The classy, polished office on the 40th floor of the Met Life building was already filled with intense discussion when I arrived alongside the Price of Life team. Dorchen Leidholt, of Sanctuary for Families New York (SFFNY), led an earnest group (all women except for myself and two others), as they reviewed a recent protest and press release, as well as plans for the next term’s lobbying efforts. I recognized several faces, including Norma Ramos of the Coalition Against Trafficking in Women (CATW), and Kathleen Slocum, co-founder of Restore NYC and staff attorney for SFFNY.
Sitting in an office with 20 representatives from different groups that compiled the New York Anti-Trafficking Coalition (NYATC), some of my friends back home might note the drastic change from my typical environment. Two weeks earlier I’d been sitting in a crowded San Antonio apartment as my closest friends gathered to see me off for the summer. That gathering- with gym short clad college students eating vanilla cake because fair-trade chocolate is too expensive- is a stark contrast to the white collar room I now found myself in.
My arrival in New York City was six months in the making, as I had learned about the Price of Life internship through New York City Urban Project (NYCUP) right around New Year’s. NYCUP is a hub for several different poverty-fighting projects in the NYC, one of which being the Price of Life internship that is laying the foundation for a Fall 2013 city-wide, campus-centered, faith based campaign focusing on human trafficking. Considering my personal commitment to fight human trafficking in every way possible, this was a unique and valuable opportunity.
Read the rest of the account of the NYSATC meeting by Price of Life: NYC summer intern Eddie Knight, on the Field Notes page of our website.
Recently the Price of Life team met with one of New York’s most vital players in the fight against sex trafficking. After a day of planning for events, such as an artist round table discussion happening on July 16th, and executing intricate presentation for potential partners, we gathered for a memorable meeting.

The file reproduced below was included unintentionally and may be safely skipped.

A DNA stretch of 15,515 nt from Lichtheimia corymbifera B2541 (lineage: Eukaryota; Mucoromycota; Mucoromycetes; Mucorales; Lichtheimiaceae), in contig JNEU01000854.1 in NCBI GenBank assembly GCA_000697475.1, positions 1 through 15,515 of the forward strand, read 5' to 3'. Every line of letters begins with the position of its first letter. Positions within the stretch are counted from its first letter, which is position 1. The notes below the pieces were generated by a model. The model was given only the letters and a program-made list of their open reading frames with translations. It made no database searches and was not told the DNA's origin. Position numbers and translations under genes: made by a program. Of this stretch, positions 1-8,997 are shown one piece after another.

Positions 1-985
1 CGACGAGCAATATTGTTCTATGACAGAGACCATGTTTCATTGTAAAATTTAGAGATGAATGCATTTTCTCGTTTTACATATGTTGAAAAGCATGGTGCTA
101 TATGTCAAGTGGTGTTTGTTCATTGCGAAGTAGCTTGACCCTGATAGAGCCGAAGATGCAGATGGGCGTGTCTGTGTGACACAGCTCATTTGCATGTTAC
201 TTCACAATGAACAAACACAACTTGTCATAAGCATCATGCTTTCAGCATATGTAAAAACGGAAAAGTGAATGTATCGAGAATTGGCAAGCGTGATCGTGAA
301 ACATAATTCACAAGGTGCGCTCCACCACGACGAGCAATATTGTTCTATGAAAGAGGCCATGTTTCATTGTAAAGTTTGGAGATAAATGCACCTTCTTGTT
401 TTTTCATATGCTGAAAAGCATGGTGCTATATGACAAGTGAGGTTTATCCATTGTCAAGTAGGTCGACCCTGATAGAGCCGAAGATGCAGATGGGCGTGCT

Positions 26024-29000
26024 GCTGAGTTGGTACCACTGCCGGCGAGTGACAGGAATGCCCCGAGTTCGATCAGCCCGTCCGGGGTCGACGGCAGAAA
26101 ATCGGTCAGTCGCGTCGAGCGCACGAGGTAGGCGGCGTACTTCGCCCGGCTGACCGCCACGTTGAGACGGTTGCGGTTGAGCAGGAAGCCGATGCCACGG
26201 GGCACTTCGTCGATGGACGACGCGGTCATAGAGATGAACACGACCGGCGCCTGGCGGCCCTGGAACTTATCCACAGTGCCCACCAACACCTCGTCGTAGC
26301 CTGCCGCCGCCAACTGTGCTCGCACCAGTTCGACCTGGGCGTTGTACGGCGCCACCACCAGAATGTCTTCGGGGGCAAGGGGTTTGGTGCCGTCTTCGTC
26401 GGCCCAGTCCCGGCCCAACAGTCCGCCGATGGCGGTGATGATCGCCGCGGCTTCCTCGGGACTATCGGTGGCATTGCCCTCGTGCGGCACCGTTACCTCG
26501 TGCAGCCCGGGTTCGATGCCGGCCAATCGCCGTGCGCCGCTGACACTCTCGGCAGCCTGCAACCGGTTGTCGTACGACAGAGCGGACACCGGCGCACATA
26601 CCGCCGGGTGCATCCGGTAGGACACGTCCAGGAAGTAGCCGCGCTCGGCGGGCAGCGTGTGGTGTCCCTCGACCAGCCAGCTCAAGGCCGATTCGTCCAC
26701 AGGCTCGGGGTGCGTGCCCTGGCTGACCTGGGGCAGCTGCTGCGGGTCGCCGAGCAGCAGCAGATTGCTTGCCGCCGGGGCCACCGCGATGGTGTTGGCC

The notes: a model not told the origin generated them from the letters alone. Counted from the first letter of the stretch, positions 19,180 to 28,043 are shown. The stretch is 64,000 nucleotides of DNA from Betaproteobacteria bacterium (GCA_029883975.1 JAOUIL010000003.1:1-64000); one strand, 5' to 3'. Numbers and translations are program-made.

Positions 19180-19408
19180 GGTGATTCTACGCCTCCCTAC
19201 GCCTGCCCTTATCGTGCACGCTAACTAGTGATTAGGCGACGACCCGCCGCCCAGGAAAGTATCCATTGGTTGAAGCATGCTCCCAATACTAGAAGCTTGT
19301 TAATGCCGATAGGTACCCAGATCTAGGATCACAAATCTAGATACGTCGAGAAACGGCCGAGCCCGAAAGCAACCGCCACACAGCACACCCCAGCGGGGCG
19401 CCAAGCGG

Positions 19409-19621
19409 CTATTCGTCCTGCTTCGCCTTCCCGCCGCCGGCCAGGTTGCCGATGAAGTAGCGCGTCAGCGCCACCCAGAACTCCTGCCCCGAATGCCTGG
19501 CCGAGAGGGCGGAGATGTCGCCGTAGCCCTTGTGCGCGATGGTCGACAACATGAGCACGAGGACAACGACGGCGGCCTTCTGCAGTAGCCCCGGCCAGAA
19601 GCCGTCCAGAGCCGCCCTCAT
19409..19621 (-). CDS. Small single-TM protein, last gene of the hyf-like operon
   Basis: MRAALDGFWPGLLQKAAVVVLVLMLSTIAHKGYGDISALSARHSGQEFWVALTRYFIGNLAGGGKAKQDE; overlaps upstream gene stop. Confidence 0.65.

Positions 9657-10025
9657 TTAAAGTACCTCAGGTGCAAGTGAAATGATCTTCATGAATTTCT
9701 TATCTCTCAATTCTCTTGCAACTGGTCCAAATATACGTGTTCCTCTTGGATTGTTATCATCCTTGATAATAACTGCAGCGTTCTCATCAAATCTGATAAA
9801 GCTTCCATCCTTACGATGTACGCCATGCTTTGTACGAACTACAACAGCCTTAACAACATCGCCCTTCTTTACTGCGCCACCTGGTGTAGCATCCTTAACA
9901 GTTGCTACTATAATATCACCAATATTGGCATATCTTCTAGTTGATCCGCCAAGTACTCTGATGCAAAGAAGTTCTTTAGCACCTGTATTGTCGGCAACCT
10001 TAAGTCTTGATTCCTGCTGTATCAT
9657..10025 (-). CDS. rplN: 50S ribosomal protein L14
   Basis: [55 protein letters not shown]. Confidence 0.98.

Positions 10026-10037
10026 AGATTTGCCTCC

The meeting was with Jimmy Lee, the executive director of Restore NYC, a nonprofit that provides holistic aftercare for foreign-born sex trafficked survivors. Founder Faith Huckel “diligently led the building of Restore from the ground up and created a movement of awareness of the realities of the modern-day slave trade in New York City,” as stated on their website. Needless to say it was an honor to speak with the now head of Restore after learning the incredible programs they are offering to mainly Korean, Chinese, and Latina women.
Read the rest of the account of the meeting with Jimmy Lee, by Price of Life: NYC Summer Intern, Maria Dora Berruti, on the Field Notes page of our website.
A Singapore court recently sentenced a man for trafficking under-aged girls into the sex industry. Spencer Gwee Hak Theng was arrested, along with his wife, after police rescued multiple girls, under 18 who were imported from Vietnam and forced into sex work by the pair. They were charged with multiple counts. Gwee was sentenced to 5 years in prison for his role. His wife is still on the run.
Five years. Five years in prison for taking children from their families and home, and selling them for sex multiple times a day, every day of the week, for years on end. Five years for submitting girls to daily horrors and abuse. Only five years paid for destroying and breaking a child’s soul. So, what crime does deserve five years in prison? In New York City, possession of 8 or more ounces of controlled substances results in, at the minimum, 15 years in prison. Even a class A – II felony of less than 8 ounces of narcotic controlled substances can have up to 8 years in prison.
I get so angry when I read about sentencing in trafficking cases. I am happy that governments are acknowledging the problem and taking steps to serve justice, but a mere five years for trading human beings like objects?
This same article detailed the conviction of a taxi driver who paid for sex with a 16 year old. Can you guess how much time he was sentenced to? Three months. Three months for raping a 16 year old girl – twice. Three months for contributing to the sexual exploitation, scarring, and degradation of a child.
I don’t think that we have descended to the point of putting an actual price on someone’s life, but I think we have begun to put prices on people’s worth. What does it say about the 16 year old girl’s worth that johns paid her traffickers a mere $100 to rape the girl? What message does it send that those traffickers were only given 5 years in prison, or that the rapist was only sentenced to 3 months?
I don’t have answers for those questions. I don’t know how to quantify, in years, the worth of a girl’s pain and suffering. Do you? How can governments and legal systems provide justice to victims that reflect and acknowledge everything they have been through?
— Guest Blogger, Price of Life Summer Intern Lydia Chu
Great to see a resource dedicated to bringing illegal child labor out of the shadows. How can we learn from this?
Kid Rescue, the new Colombian app launched by Telefonica Telecom in Colombia.
The Kid Rescue app from phone company Telefonica Telecom has a clear mission: Encourage people to document illegal child labor in Colombia.